Richard Dawkins: Creationism at Giant's Causeway 'is intellectual baboonism'
The National Trust should not have buckled to pressure from the “intellectual baboons of young Earth creationism”, one of the world’s leading evolutionists has told the Belfast Telegraph.
Professor Richard Dawkins said it was regrettable that the trust had “paid lip service to the ignorant bigotry” of fundamentalists who believe the world is just 6,000 years old after references to creationism were included in the Giant's Causeway visitors' centre.
TV science broadcaster Professor Brian Cox also waded into the row. He said: “The National Trust should be ashamed of themselves. I don't mind creation stories presented as mythology, but to suggest there is any debate that Earth is 4.54 billion years old is pure s***.”
The trust’s move was hailed by the Caleb Foundation — an evangelical Protestant lobby group whose members believe in the literal truth of the Bible — which said the gesture “respects and acknowledges an alternative viewpoint” on the origins of the Earth.
While it claims to be non-party political, its chairman is Wallace Thompson, a former adviser to DUP deputy leader Nigel Dodds. The vice chair is DUP MLA Mervyn Storey, who represents North Antrim, where the Causeway centre was built. Mr Thompson said Caleb had “worked closely with the National Trust over many months” to ensure the creationist position was included and it was very pleased with the results.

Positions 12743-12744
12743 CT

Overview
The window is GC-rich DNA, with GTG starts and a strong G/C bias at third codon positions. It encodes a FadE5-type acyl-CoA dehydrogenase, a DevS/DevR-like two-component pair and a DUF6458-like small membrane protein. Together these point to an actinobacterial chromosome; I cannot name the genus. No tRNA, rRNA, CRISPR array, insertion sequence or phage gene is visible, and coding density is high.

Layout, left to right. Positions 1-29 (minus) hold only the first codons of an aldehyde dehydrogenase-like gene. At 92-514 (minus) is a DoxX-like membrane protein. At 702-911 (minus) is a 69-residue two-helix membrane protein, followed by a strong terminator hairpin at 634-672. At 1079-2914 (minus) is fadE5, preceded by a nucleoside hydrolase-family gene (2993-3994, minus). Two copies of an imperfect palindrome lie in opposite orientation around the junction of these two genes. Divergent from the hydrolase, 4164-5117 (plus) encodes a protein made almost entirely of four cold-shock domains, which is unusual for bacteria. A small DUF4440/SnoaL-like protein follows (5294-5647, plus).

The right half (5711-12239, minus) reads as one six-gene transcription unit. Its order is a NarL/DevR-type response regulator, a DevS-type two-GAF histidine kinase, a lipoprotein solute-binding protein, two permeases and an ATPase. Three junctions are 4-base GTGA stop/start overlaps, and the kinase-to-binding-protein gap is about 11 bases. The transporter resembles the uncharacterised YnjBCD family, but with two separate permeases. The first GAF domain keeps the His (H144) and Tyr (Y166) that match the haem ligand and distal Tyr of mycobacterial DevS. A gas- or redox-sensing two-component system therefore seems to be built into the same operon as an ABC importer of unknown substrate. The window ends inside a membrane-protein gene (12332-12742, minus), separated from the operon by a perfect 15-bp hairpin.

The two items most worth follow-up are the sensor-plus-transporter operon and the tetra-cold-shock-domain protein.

Prof Dawkins said that while the trust exhibit presents the scientific view of the Earth’s age, the charity had also “paid lip service to the ignorant bigotry of ‘young Earth creationism’, a view which flies in the face not only of science, but of theology too”.
“The age of the Earth is a matter of scientific fact, not opinion, and balance and fairness do not enter into matters of fact.
“The National Trust should not have given any consideration whatsoever to the intellectual baboons of young Earth creationism,” he said.
But the trust said it had merely acknowledged such views. A spokesman said: “We reflect, in a small part of the exhibition, that the Causeway played a role in the historic debate about the formation of the Earth, and that for some this debate continues today.“
Creationist theories have sparked controversy here in the past. Two years ago the then Culture Minister Nelson McCausland called for museums to give more recognition to creationism after meeting Caleb Foundation lobbyists. Mr McCausland later asked for alternative views on the universe’s origins to be represented in museum exhibitions here.